Author(s): Rasmussen LS, Steentoft A, Rasmussen H, Kristensen PA, Moller JT
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Abstract Postoperative cognitive dysfunction (POCD) has been attributed to long-acting sedatives. We hypothesized that diazepam and its active metabolites could be detected in blood after surgery and correlated with POCD, 1 week after surgery in elderly patients. We studied 35 patients, 60 yr or older, undergoing abdominal surgery with general anaesthesia, including diazepam. Neuropsychological tests were performed before surgery and at discharge, where blood concentrations (free fraction) of benzodiazepines were also measured. POCD was found in 17 patients (48.6\%). Diazepam or desmethyldiazepam was detected in 34 patients; median postoperative blood concentrations were 0.06 and 0.10 mumol kg-1, respectively. In a multiple regression analysis considering age, duration of anaesthesia and blood concentrations of diazepam and desmethyldiazepam, only age was found to correlate with the composite z-score (F test, P < 0.01). The postoperative cognitive dysfunction we found in elderly patients after operation could not be explained by benzodiazepine concentrations detected in blood.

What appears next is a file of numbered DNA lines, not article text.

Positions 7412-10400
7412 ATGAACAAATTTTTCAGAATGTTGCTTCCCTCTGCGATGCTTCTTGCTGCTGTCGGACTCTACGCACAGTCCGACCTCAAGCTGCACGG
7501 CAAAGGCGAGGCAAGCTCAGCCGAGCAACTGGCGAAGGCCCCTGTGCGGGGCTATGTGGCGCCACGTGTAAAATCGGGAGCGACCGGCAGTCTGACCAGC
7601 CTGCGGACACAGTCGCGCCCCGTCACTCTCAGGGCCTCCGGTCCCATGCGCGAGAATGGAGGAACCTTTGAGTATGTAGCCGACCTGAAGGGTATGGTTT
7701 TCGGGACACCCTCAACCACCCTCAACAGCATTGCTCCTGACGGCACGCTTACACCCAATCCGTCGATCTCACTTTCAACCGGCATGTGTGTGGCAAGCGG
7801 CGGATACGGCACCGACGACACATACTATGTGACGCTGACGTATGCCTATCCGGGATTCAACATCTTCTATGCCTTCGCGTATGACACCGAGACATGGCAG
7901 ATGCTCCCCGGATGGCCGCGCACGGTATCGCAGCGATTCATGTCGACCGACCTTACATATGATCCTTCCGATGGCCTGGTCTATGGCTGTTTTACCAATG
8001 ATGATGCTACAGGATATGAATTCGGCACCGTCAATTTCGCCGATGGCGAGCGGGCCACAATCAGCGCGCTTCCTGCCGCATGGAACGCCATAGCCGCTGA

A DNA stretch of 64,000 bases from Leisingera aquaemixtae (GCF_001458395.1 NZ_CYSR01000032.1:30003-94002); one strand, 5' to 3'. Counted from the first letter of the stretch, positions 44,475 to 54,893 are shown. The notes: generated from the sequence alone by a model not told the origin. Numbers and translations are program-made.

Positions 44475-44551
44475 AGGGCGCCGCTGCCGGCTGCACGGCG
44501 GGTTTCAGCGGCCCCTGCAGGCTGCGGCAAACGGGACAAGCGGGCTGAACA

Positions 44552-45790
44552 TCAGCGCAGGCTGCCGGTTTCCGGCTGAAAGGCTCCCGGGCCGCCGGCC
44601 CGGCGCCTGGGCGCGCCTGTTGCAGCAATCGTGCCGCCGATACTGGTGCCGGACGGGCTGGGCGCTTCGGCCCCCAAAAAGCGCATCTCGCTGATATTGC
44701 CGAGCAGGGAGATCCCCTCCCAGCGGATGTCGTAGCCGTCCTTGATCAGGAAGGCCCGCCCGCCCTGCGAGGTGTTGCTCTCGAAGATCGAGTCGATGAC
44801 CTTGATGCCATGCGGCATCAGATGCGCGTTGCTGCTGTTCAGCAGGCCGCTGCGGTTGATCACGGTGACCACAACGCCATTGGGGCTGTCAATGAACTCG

This article was published in Br J Anaesth
and referenced in Journal of Addiction Research & Therapy